John v Whole Foods Market Group Inc., 858 F.3d 732 (2d Cir. June 2, 2017).
In this action, while vacating a district court’s order dismissing the plaintiff’s complaint, the Second Circuit found that when the defendant asserts a “facial” challenge to standing, the courts should continue to draw from the pleadings all reasonable inferences in the plaintiff’s favor and are to presume that general allegations embrace those specific facts that are necessary to support the claim.
The plaintiff brought a putative class action in the New York State court alleging that New York City grocery stores operated by the defendant systematically overstated the weights of pre-packaged food products and overcharged customers as a result.
The defendant removed the action to the federal court pursuant to CAFA. The district court granted the defendant’s motion to dismiss the plaintiff’s complaint for lack of Article III standing. On appeal, the Second Circuit vacated the district court’s order.
The plaintiff argued that his complaint adequately and plausibly alleged that the defendant overcharged him at least once for pre-packaged cheese and cupcakes. In addition to the allegation that he made monthly purchases of the defendant’s pre-packaged cheese and cupcakes, the critical basis for the plaintiff’s claim that he was overcharged was the New York City Department of Consumer Affairs (the “DCA’s”) press release announcement that 89 percent of the defendant’s pre-packaged products tested by the DCA were mislabeled, and the press release’s conclusion that the mislabeling was “systematic” and “routine.”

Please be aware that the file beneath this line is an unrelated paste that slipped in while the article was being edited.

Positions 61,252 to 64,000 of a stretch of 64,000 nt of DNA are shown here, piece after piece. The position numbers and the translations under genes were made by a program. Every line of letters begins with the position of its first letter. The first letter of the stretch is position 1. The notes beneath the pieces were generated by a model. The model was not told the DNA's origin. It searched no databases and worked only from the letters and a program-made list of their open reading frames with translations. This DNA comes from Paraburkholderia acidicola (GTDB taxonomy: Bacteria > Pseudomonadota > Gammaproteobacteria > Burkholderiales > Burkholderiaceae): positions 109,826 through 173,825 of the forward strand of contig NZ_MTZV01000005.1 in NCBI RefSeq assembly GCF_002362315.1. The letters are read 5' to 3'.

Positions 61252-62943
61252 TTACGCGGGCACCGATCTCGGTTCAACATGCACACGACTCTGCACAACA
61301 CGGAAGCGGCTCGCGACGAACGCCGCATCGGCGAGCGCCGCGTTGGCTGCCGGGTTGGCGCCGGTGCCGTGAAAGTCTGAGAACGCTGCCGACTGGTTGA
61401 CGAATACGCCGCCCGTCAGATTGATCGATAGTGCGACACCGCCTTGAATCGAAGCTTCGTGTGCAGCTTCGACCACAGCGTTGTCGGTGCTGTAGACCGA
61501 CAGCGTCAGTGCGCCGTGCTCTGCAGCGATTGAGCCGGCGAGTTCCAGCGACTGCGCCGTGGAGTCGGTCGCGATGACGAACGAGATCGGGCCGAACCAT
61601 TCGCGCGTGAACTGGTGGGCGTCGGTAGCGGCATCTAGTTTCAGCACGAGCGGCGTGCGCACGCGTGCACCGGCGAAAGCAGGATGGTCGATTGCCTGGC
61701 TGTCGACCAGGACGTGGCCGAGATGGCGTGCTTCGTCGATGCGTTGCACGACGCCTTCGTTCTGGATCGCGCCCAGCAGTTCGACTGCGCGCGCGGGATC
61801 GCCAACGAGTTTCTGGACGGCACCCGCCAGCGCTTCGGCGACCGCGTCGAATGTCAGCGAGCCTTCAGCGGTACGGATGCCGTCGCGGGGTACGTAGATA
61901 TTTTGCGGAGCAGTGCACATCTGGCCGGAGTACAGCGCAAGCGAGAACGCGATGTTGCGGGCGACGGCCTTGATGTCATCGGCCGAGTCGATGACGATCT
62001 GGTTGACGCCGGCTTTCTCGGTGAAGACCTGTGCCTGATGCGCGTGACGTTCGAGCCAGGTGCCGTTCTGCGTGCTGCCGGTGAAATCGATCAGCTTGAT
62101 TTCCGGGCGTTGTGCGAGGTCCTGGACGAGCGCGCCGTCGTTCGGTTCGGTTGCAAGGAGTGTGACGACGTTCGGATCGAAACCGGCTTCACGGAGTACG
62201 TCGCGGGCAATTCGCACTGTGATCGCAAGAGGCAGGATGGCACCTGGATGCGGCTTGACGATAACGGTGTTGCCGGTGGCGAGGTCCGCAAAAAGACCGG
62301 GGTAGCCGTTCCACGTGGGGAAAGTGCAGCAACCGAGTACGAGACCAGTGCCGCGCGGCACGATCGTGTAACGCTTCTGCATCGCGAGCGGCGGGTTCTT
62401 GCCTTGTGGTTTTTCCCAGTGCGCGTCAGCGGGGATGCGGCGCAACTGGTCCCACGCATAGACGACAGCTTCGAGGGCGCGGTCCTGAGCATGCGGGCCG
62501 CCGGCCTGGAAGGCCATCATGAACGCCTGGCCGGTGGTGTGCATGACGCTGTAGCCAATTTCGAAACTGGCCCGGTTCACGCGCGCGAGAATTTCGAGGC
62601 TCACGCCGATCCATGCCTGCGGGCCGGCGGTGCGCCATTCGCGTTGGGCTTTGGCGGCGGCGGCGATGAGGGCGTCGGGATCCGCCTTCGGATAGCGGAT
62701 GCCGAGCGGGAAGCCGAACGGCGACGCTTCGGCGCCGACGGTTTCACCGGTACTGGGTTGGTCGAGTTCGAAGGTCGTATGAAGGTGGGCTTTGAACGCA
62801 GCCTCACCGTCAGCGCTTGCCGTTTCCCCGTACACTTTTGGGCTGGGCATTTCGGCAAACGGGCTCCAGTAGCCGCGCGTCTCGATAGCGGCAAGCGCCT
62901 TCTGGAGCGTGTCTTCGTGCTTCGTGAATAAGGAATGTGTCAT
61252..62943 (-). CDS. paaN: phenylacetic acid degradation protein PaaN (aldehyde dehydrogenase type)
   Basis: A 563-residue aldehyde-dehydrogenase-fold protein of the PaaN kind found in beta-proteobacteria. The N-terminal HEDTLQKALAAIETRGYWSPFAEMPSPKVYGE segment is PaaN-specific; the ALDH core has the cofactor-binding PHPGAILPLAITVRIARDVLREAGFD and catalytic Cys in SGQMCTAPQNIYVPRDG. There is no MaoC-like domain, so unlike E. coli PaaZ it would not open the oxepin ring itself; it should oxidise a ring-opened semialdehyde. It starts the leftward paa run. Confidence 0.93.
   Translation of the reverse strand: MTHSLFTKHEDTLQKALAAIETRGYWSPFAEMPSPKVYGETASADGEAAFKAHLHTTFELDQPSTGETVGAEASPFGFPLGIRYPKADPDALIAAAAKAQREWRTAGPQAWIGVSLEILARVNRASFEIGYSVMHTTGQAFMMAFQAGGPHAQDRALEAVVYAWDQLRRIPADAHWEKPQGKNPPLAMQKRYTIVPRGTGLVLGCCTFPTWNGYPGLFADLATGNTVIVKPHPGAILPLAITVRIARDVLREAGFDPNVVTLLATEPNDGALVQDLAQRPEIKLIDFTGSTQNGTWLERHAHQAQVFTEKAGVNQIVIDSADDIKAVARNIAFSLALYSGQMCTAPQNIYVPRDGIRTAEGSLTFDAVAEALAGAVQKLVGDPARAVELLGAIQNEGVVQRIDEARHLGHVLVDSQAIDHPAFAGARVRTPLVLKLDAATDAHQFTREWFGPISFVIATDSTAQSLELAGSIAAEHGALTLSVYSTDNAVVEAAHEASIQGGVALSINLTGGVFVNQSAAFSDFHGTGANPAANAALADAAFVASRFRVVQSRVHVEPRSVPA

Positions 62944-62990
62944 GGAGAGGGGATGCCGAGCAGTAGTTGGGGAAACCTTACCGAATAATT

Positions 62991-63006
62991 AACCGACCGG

The district court granted the defendant’s motion to dismiss holding that the plaintiff lacked Article III standing because he failed to plausibly allege that he was personally overcharged by the defendant for a specific purchase. The Second Circuit noted that each element of standing must be supported with the manner and degree of evidence required at the successive stages of the litigation, and at the pleading stage, general factual allegations of injury resulting from the defendant’s conduct may suffice. The Second Circuit found that because the defendant mounted only a “facial” challenge to the plaintiff’s allegations of standing, the plaintiff bears no evidentiary burden at the pleading stage.
The district court dismissed the plaintiff’s suit on the ground that he failed to satisfy the injury-in-fact requirement. The Second Circuit, however, ruled that it had repeatedly described that requirement as “a low threshold,” which helps to ensure that the plaintiff has a personal stake in the outcome of the controversy. The Second Circuit found that at the pleading stage, the plaintiff need not prove the accuracy of the DCA’s findings or the rigor of its methodology; he need only generally allege facts that, accepted as true, make his alleged injury plausible. The Second Circuit opined that although the plaintiff might ultimately be unable to show he was injured under the more demanding standards applicable at summary judgment or trial, at that time the plaintiff had plausibly alleged a nontrivial economic injury sufficient to support standing.
The Second Circuit thus ruled that the plaintiff’s complaint satisfied the “low threshold” required to plead injury in fact and, accordingly, vacated the district court’s order.
-Melissa M. Grand